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(Maendeleo Ya Wanawake Organization, The Academy for
Educational Development and the Johns
Hopkins University Center for Communication Programs)
last updated 5/24/99
In most developing countries, girls do not receive the same educational opportunities as boys. Even when given the opportunity to be educated, the girls typically face formidable barriers to the completion of their studies. For example, while virtually all girls in Kenya are initially enrolled in primary school, approximately 65% of them drop out before completing Standard 8 (source: Forum for African Women Educationalists). Many of the barriers that girls face in striving to stay in school are either directly or indirectly related to reproductive health, sexual behavior, and maturation. Some of the causes of school dropout in Kenya include early marriage, pregnancy, lack of gender appropriate facilities in schools (such as latrines), low self-esteem, lack of money, harassment by male teachers and fellow students, and the low value placed on the education of girls by their parents and society in general.
In response to these barriers, the Academy for Educational Development (AED) initiated a program under the USAID-funded Population Communication Services (PCS) Project), through the Johns Hopkins University Center for Communication Programs. The main goal of the project is to reduce the reproductive health barriers to primary school completion among girls. The principal executing agency is Maendeleo Ya Wanawake (MYWO), and the project currently operates in a total of 31 communities in the following districts: Bungoma, Koibatek, Kilifi, Kuria, and in the Nairobi slums.
From May to October 1998, MYWO field workers worked in the communities to facilitate PLA activities with school children, parents and teachers. The PLA activities were designed to raise awareness of the relationship between reproductive health and primary school dropout and to generate ideas for community-based interventions.
In November 1998, the field workers came back together to share what they had learned. The PLA techniques revealed that there were many causes of school dropout, but the two most frequently cited were lack of guidance and counseling, and poverty. In order to respond to these problems, the following activities are being implemented this year:
* Girls' clubs: With help from a small seed grant, each primary school has created a club for girls, ages 10 years and older. The goals of the clubs are to: 1) provide the girls with reproductive health guidance and counseling; and 2) give the girls an opportunity to earn educational incentives and money for small school expenses through income generating activities.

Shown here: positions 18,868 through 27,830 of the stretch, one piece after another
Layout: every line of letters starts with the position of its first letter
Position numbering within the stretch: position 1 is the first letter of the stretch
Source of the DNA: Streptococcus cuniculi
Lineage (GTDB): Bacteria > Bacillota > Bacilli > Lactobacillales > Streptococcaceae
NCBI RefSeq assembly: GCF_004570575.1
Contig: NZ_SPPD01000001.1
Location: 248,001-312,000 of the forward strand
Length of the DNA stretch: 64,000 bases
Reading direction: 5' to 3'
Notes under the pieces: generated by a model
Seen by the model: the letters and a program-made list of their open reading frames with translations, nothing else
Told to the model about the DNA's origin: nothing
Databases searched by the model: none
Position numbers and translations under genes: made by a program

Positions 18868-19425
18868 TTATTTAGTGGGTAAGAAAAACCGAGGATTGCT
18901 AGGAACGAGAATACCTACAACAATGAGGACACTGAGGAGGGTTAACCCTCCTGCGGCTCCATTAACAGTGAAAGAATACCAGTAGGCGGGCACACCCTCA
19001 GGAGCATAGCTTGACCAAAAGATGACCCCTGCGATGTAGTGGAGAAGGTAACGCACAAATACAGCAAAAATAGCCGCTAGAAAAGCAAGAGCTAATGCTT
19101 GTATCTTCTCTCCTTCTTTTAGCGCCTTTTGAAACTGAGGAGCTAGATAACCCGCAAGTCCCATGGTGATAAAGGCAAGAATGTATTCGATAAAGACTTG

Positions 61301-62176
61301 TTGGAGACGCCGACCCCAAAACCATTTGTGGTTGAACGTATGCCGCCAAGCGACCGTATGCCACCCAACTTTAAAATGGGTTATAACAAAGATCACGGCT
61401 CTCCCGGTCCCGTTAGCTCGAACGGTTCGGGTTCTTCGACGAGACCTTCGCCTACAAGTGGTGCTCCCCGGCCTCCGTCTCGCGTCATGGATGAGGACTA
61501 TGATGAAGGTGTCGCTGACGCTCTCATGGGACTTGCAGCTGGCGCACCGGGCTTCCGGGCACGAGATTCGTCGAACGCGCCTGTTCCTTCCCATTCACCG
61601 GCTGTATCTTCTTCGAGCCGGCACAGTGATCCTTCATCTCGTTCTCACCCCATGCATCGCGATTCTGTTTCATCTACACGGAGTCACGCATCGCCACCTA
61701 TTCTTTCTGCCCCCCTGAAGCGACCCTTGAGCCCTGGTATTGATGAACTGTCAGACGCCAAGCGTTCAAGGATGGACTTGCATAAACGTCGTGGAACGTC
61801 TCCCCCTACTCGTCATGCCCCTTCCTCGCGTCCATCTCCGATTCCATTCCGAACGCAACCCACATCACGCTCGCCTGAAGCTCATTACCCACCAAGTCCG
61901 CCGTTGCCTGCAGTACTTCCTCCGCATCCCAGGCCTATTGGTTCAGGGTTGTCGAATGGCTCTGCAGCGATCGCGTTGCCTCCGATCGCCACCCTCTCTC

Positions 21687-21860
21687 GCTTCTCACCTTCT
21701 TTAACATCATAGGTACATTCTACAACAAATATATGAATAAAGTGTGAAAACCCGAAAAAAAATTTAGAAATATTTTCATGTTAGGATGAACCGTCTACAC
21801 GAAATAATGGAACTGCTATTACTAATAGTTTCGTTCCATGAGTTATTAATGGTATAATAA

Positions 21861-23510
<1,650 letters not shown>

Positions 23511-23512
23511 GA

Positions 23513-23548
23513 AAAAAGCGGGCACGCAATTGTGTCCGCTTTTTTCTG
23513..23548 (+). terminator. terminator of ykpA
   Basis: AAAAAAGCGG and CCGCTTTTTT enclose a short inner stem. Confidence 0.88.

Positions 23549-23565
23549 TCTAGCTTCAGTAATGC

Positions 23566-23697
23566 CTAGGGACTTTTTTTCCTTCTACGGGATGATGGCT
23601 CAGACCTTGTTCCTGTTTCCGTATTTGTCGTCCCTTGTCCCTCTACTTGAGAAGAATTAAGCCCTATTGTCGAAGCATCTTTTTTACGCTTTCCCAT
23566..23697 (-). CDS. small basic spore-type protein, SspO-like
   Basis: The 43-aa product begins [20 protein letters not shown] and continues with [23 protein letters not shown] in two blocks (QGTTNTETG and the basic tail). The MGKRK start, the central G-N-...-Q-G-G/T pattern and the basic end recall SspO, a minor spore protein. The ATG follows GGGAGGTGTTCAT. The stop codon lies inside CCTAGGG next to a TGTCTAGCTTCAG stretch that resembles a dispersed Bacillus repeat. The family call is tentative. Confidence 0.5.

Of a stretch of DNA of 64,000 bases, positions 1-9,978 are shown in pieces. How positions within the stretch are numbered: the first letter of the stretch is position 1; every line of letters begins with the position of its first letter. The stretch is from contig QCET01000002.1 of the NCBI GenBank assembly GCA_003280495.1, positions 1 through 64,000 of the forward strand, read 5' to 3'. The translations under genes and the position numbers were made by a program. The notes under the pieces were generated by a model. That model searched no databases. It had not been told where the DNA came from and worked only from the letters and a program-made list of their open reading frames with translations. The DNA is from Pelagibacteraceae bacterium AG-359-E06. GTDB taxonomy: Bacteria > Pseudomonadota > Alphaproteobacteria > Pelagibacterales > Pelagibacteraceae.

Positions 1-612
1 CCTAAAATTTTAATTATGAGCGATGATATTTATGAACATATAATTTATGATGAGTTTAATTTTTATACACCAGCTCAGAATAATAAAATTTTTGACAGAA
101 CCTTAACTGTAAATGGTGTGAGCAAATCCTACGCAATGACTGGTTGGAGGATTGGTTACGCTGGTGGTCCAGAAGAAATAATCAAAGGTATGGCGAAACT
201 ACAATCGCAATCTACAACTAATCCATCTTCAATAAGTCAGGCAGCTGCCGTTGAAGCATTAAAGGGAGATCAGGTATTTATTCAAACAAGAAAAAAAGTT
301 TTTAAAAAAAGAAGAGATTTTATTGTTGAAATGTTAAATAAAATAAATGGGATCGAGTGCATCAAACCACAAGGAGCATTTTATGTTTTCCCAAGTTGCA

* Comic book: MYWO is developing a comic book focusing on girls' education and reproductive health issues, which will be distributed in primary schools in the focus districts. Teachers will use it as a basis for discussions about these issues, and they will also work with students to create dramas from the comic book, for presentation at both the school and community levels.
* Parental role models: Adult role models have been recruited to sensitize parents about the value of girls' education and the need to give their daughters guidance about reproductive health issues. The role models also work with the girls.
* National festivals: MYWO has created new themes focusing on girls' education and reproductive health for the National Music Festival, which takes place every year in August. The music festival solicits original song entries from primary and secondary school choirs, and MYWO will award trophies for the best songs related to the project theme at the provincial and national levels.
The project is also working with the Family Planning Association of Kenya to integrate girls' education issues into the popular Youth Variety Show, and it has raised the public awareness about girls' education issues through several newspaper and magazine articles.
Signs of success
An evaluation of the first year's activities, conducted in March 1999, showed that the PLA activities have sparked new dialogues about girls' education and motivated communities to address problems in locally appropriate ways. One community has begun demanding the enforcement of a district law against early marriage, while in another community parents have started their own savings scheme to help girls. There were also reports of girls who have been allowed to continue their studies instead of being married off, and of girls adopting more positive attitudes towards school and their futures.
The project actively seeks to collaborate with other organizations to increase its effectiveness and is currently seeking additional financial support. Interested organizations are welcome to contact any of the project partners:
P.O. Box 44412
P.O. Box 53727
In the USA
1825 Connecticut Ave., NW
Washington, DC 20009
Chief of the Africa Division